Tuesday, September 28, 2010

The Reign of Awkwardness

Given all the pretty people in elegantly appointed modernist apartments, the trouble facing a movie maker is how to wring an interesting conflict out of them. It’s hard to believe at first that someone who’s both highly attractive and living in tastefully-designed, natural-light embraced domiciles could have much in the way of high-stakes conflicts, but they must—otherwise there’s no movie, now is there? In the past movie-makers could make their characters secret agents or superheroes or something, but some variety is always, always needed.

Hence a new modern comedy genre: the comedy of awkwardness. The first paragraph is a bit facetious; some of the examples of said comedy genre (e.g. The Office) don’t involve a surfeit of highly-attractive people living in highly-attractive real estate, but a lot of it does, certainly more than you’d expect given people’s ostensible careers in the stories. (Judd Apatow’s characters, for example, often live in surroundings that are much nicer than you’d expect: how do the unemployed slackers of Knocked Up manage to stay in a pretty nice, large house in California anyway? Just how is it that Steve Carrell can afford all that nice stuff in 40 Year Old Virgin anyway? The only really realistic living situation in Apatow’s movies was Funny People, in which Seth Rogen’s character bummed off of his friends by sleeping on their couch. Perhaps coincidentally, Funny People was the least profitable and worst received of Apatow’s directorial efforts.)

So if you’re going to have a lot of attractive people in nice living spaces, you need a conflict and it might as well be trouble on the domestic front—with families being the best example. And while families and friends have always fought about this or that, the main conflicts these days, I realized after watching The Kids Are All Right, come from exploiting the comic and dramatic potential of awkwardness. And that movie is probably the best example—“best” meaning highest quality here—of a lot of other recent movies, books, and TV shows primarily exploring awkwardness as its theme, humor, and conflict. Besides the examples I’ve listed before, I’ll note that David Foster Wallace spent quite a bit of time on awkwardness (though that wasn’t his only concern by any means), and great films like Eternal Sunshine of the Spotless Mind spent a lot of time on that. (Indie films like Little Miss Sunshine and Juno also love awkwardness.)

Having spent college hearing people denote a solid minority of situations as “awkward”—or hearing people complaining about the tendency of other people denoting situations as “awkward” when they, the situations, were not necessarily awkward and it was just people’s hang-ups causing the awkwardness—I’d say, facetiousness aside, that the awkwardness theme in art is springing from somewhere in our culture.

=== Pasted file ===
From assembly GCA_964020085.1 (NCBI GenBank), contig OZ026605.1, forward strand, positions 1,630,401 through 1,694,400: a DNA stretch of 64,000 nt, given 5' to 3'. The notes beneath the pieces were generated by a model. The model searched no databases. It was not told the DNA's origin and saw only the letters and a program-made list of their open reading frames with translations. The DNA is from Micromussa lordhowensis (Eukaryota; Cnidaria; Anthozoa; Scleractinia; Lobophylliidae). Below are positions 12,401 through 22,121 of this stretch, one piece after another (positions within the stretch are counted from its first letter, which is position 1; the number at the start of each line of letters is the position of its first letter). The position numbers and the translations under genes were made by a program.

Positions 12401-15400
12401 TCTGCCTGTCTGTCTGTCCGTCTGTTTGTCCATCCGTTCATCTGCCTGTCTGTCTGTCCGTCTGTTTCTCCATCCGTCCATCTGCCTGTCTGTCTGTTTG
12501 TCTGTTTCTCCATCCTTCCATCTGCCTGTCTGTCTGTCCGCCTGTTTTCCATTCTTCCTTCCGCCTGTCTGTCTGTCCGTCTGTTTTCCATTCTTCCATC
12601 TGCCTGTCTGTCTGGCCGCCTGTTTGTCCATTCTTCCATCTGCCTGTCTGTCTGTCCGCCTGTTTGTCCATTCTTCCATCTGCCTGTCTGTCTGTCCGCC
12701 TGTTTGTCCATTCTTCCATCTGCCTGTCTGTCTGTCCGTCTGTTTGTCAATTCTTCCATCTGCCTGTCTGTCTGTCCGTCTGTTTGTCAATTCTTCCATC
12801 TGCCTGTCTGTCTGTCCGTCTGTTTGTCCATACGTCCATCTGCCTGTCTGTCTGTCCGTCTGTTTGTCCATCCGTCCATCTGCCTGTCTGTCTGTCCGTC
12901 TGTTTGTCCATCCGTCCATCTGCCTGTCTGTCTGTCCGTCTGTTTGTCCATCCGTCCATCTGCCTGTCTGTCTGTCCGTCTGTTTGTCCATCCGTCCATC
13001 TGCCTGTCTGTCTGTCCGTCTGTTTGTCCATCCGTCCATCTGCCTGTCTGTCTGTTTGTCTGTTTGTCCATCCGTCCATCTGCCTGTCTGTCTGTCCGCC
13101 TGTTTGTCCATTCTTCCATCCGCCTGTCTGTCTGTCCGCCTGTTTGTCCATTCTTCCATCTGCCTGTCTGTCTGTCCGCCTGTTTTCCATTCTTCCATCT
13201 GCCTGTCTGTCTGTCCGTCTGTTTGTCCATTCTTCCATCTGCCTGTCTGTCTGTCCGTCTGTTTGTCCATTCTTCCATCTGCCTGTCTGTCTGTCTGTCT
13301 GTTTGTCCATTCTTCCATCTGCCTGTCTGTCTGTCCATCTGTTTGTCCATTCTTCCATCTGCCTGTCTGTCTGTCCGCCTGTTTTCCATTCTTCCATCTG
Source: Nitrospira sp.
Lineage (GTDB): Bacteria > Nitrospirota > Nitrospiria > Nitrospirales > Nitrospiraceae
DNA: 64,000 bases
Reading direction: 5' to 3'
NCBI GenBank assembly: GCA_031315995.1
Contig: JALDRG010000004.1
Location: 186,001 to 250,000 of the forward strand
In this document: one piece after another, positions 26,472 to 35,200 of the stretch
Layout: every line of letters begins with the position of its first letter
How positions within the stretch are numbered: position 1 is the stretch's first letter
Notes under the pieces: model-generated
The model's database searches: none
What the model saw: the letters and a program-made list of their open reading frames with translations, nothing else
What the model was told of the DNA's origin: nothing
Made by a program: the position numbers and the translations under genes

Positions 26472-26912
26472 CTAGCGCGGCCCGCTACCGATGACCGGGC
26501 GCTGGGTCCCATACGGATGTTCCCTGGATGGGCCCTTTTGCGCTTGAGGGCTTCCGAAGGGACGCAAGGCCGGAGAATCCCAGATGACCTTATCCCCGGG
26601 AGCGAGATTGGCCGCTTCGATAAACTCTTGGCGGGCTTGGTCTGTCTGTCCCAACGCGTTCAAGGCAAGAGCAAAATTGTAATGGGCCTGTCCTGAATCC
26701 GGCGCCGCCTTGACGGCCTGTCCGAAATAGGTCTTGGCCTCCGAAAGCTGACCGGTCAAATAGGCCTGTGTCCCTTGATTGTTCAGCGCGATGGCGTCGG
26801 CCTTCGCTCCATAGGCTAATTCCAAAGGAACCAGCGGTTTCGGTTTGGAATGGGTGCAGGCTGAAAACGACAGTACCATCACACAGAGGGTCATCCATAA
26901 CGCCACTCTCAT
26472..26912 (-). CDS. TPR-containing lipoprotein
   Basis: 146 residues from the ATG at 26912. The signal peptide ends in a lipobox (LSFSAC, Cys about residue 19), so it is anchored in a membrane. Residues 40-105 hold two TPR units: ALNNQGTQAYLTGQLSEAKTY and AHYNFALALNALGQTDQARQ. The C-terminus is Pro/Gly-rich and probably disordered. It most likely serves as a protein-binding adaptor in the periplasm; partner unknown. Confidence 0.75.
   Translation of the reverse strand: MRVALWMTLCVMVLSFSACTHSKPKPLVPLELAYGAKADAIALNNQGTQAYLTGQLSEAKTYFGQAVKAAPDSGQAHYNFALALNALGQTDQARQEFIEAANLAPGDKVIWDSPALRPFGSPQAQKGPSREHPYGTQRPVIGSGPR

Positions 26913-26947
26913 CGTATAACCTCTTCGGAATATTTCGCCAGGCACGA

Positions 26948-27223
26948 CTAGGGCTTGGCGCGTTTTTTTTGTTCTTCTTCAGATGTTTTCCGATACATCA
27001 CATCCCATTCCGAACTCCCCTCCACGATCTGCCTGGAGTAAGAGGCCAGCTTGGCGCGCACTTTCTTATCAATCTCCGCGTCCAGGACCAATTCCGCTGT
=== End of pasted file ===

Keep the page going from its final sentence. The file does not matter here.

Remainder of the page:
It’s probably time to consider the source for this essay here. The Kids Are All Right is one of the better recent works on awkwardness, and it’s better because all of the characters are good people who can’t help but begin in awkwardness, wallow in awkwardness, and end in awkwardness. The situation of the film is as such: the children of a lesbian-headed family (played by Julianne Moore and Annette Bening) decide they want to meet their sperm donor (played by Mark Ruffalo, probably the role he was born to play). They do; hilarity (and drama!) ensues. The trouble is circumstance—the parents are having marital problems and worry that their children’s desire to seek out their sperm donor is somehow a manifestation of their dislike of their family structure or some such and, well, the movie goes on and is somewhat resistant to easy summarization.

The problem—the source of all of their awkwardness—is the rules. Obviously the conventional rules have not really completely figured out how to deal with the phenomenon of the type of family depicted in the film, but that’s not really all; Mark Ruffalo’s character turns out to be the type of person who we’ve all met once: a sort of free-spirited, impulsive kind of a guy whose basic attitude towards all opportunities is “Why not?” This kind of attitude can be a fine one; what it isn’t is particularly rules-oriented, since the social rules we live with tend to work by spelling out what kind of opportunities you don’t take advantage of. So if you’re the kind of guy who doesn’t care about the rules, you probably have to at least understand that other people do care about the rules. (And if no one quite understands which rules you’re playing by, as the family that Ruffalo’s character steadily insinuates his way into doesn’t, then more misunderstandings are bound to result.)

At the risk of being too pat here in the conclusive paragraph, I think there’s a relatively simple reason for this spate of awkwardness in our art, particularly in films like The Kids Are All Right: something like modernity. It’s not exactly a secret that the economy and the culture are conspiring to radically change our vision of the family: gay people marrying (The Kids Are All Right), people having to deal with long spells of unproductivity due to youth or disability or family structure (Knocked Up, Little Miss Sunshine, The Kids Are All Right, The Office, Infinite Jest), gender roles, or sheer technological change (Infinite Jest). The rules are changing, and fast, and so no one has been quite able to keep up. And given that we should expect more changes to come, and should hope for more good changes, it would be foolish to expect a future in which we’ve precisely worked out all the rules we’re playing by in everyday life, to say nothing of the difficulty of empathy (it is a longstanding cognitive bias). What this means for art, I can’t say: perhaps we will find new conflicts for our pretty people in pretty houses to boil over—perhaps the difficulty of interior design?

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